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Let 26/11 never be repeated

Indeed, one year is far too short a period to lessen the horror of the 26/11 carnage in Mumbai (editorial, “One year after 26/11”, Nov 27). Wounds remain and so do concerns. The images of the horrific events that unfolded in the city of Mumbai will be etched in our memories forever.

The country has suffered many terrorist attacks but the 26/11 Mumbai attack was the worst, not just because of the high death toll, but because of the sheer magnitude of the operation. India’s financial capital was held hostage by terrorists for over 60 hours. As expected, Pakistan has turned a blind eye to bring the perpetrators to book. This is a failure of not just India but the whole world that it cannot make a rogue nation mend its ways.

Such incidents happen because of the badly fragmented response of the world community to such dastardly acts. There is no denying the fact that 26/11 attacks showed gaping holes in India’s intelligence apparatus, the unpreparedness of its security forces to respond to such situations and the utter ineptitude of the political establishment.

As we reflect on how 26/11 has changed us all, perhaps it is time we recognised Pakistan’s single-point agenda of hostility against India. The public mood in India is such that if any such foolhardy attempt is made again, it may indeed lead to a full-fledged war and it will have to pay a heavy price for such a misadventure. Those plotting to make India bleed from a thousand cuts will do well to think of the consequences.

DILBAG RAI, Chandigarh

True visionary

Very few people are as clear in thinking while they write and when they speak as the Editior-in-Chief, The Tribune, HK Dua. He speaks on a wide spectrum of issues without fear or favour. He has a clear vision on what ails India.

In fact in an editorial he touches only on one topic but it is a treat to listen to him as he covers many issues. His nomination to the Rajya Sabha will lend voice to the silent suffering majority of our population which is very close to his heart, as is often reflected in his editorials.


Learn lessons

The Babri Masjid demolition and Sikh riots are dark chapters of the Indian history. The government and the people of India must learn a lesson from their mistakes and ensure that such misdeeds are not repeated. But it seems that every minor issue is now politicised, especially in the name of religion and now even regionalism.

The media, especially electronic, too, is responsible for making a hue and cry on trivial issues. A separate law providing exemplary punishment for misuse of religion, caste, etc, for political gains is suggested by the Liberhan Commission report. It must include misuse of regionalism too.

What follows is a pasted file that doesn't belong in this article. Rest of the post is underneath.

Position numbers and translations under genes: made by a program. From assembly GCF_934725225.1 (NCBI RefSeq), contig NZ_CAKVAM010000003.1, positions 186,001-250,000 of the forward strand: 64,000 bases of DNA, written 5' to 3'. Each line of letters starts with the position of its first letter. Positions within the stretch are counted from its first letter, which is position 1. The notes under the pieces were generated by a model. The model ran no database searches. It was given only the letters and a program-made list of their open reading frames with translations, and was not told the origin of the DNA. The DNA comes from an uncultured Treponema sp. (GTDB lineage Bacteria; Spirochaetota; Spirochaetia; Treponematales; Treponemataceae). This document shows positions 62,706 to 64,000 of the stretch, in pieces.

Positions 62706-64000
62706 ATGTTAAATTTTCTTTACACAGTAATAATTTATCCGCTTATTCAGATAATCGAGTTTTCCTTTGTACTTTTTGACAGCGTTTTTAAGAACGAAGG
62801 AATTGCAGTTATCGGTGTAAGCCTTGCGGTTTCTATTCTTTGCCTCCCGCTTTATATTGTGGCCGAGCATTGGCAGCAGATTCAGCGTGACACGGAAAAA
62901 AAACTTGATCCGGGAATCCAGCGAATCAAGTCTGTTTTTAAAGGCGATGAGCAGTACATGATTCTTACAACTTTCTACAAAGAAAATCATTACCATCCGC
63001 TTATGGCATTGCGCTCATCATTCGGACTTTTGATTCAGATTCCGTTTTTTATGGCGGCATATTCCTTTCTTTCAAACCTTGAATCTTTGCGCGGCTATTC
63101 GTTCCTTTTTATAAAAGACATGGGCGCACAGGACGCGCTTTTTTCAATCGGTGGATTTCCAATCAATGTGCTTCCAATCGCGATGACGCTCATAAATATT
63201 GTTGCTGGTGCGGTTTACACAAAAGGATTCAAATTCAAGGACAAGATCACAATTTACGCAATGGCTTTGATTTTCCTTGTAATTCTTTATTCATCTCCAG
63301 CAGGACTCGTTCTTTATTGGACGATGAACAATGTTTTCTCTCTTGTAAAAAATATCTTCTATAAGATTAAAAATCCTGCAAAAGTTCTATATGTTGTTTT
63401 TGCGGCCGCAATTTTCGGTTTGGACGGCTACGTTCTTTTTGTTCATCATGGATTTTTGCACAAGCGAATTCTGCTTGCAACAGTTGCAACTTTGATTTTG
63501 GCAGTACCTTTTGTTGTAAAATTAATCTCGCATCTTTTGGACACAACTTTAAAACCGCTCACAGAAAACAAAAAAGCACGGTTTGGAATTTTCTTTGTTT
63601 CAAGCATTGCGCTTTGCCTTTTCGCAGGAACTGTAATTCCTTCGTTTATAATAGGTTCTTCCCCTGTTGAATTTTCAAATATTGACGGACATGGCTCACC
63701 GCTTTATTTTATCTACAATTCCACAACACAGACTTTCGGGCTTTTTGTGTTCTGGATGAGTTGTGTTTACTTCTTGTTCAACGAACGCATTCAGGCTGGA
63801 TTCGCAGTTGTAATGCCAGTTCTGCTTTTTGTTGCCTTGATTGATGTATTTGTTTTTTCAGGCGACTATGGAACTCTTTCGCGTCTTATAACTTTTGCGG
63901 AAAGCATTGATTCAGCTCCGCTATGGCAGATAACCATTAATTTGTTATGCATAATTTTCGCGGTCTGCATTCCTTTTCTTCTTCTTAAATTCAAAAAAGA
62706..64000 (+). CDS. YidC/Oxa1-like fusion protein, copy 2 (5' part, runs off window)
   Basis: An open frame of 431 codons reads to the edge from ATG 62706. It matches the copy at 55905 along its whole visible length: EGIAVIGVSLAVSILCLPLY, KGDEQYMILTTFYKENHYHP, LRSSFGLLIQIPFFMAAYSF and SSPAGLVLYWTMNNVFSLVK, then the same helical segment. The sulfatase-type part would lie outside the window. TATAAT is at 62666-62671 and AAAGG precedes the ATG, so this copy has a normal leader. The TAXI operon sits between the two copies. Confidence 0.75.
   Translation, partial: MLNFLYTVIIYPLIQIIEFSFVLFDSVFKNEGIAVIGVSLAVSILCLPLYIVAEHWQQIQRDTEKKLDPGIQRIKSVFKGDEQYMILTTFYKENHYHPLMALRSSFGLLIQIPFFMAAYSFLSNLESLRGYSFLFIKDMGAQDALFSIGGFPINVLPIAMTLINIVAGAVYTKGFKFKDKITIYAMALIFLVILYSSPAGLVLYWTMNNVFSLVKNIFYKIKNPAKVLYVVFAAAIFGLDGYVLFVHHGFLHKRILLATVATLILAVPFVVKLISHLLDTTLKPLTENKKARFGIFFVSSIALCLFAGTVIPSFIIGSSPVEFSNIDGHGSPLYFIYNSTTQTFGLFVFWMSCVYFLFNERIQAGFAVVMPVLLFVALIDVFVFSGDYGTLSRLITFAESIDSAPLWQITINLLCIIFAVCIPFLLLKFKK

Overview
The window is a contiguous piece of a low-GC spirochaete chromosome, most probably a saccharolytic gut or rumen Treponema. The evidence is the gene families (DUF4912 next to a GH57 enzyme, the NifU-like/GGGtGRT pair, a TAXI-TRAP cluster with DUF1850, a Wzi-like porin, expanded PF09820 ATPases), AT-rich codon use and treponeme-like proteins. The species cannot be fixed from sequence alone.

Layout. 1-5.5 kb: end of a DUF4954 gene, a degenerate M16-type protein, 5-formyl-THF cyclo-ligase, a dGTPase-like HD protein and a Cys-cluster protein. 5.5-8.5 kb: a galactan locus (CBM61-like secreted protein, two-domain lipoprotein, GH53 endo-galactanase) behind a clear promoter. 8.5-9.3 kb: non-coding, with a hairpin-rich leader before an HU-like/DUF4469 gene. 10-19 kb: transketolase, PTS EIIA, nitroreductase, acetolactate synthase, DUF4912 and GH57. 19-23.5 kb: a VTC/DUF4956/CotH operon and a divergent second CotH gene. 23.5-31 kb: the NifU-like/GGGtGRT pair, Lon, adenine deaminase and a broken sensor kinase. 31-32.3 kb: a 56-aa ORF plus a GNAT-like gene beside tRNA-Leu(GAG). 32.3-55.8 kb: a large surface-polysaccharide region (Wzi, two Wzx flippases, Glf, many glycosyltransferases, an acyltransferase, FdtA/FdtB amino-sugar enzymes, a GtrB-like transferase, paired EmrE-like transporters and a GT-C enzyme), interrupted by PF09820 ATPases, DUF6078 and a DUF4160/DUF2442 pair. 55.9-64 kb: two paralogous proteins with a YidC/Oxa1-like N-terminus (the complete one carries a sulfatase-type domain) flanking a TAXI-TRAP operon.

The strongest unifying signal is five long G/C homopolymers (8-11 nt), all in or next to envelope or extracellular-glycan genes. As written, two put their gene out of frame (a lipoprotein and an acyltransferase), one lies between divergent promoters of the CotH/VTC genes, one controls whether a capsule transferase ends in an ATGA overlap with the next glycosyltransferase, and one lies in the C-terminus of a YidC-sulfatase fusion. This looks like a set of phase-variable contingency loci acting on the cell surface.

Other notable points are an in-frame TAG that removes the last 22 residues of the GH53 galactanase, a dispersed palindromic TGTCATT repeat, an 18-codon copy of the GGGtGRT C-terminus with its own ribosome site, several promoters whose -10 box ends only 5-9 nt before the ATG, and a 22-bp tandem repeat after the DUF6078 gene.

Fertilizer use

The fertilizer use per unit area is very high in Punjab. This is because of two reasons i.e. subsidy on fertilizer purchase and ignorance among farmers about the need-based use of fertilizers.

Farmers should get their soil and crop plants tested for essential nutrients and make need-based fertilizer applications. This will save them extra expenditure besides checking the harmful effects on the health of soil and groundwater.


Independent views

Mr HK Dua is right in saying that nominated Rajya Sabha members should not join a political party and they should give their views independently (news report, “ Nominated RS member should not join a political party: HK Dua” by Prashant Sood, Nov 30).

As a rule, those who join the political party after nomination start speaking the language of the party and lose their identity. Independent views and opinions are in the best interest of the country and should not be suppressed.

His views on the role of the media, too, are praiseworthy.

HARISH K MONGA, Ferozepore City

Slaves of machines

Modern world is technology driven. Technological marvels — products and services — have captivated the world. It is true that machines have made our lives simpler but on the other hand the mechanised existence has made us lazy and inactive. This has affected our physical fitness adversely. Today’s generation has become a slave of machines and is completely dependent upon machines.

Complete dependency on machines is not good and efforts must be made to change our attitude. Physical work helps us remain fit and active.


Gorkhas face identity crisis

Besides stressing upon the formation of Gorkhaland, there is need to dwell on the general perception of clubbing the Indian Gorkhas with the Nepali Gorkhas deeply accentuating the identity crisis facing the Indian Gorkhas (article, “Is Gorkhaland possible?” by Maj-Gen Ashok K. Mehta, Nov 23).

The Indian Gorkha community has to bear with being branded a foreigner and treated as second-class citizens in all walks of life in their motherland.

The Gorkhas were once known for honesty, patriotism and bravery. However, ironically, the word Gorkha has become a derogatory remark both among the media and the general public. The government should have a policy to end the identity crisis being faced by the law-abiding members of the Gorkha community.


Control prices

The prices of all essential commodities, including pulses, sugar, vegetables and foodgrains, are rising (editorial, “Politics over price rise: Government needs to tackle it”, Nov28). There is an urgent need to control prices.

The Prime Minister of India had assured that the prices of the essential commodities would be kept under control. There is need for the Centre and state governments to work together against hoarders.

The government should think of the common man’s woes. The ruling party and the Opposition should work out a strategy to check price rise. The Centre has sufficient storage capacity. Only action at the proper time is required.

M L GARG, via e-mail



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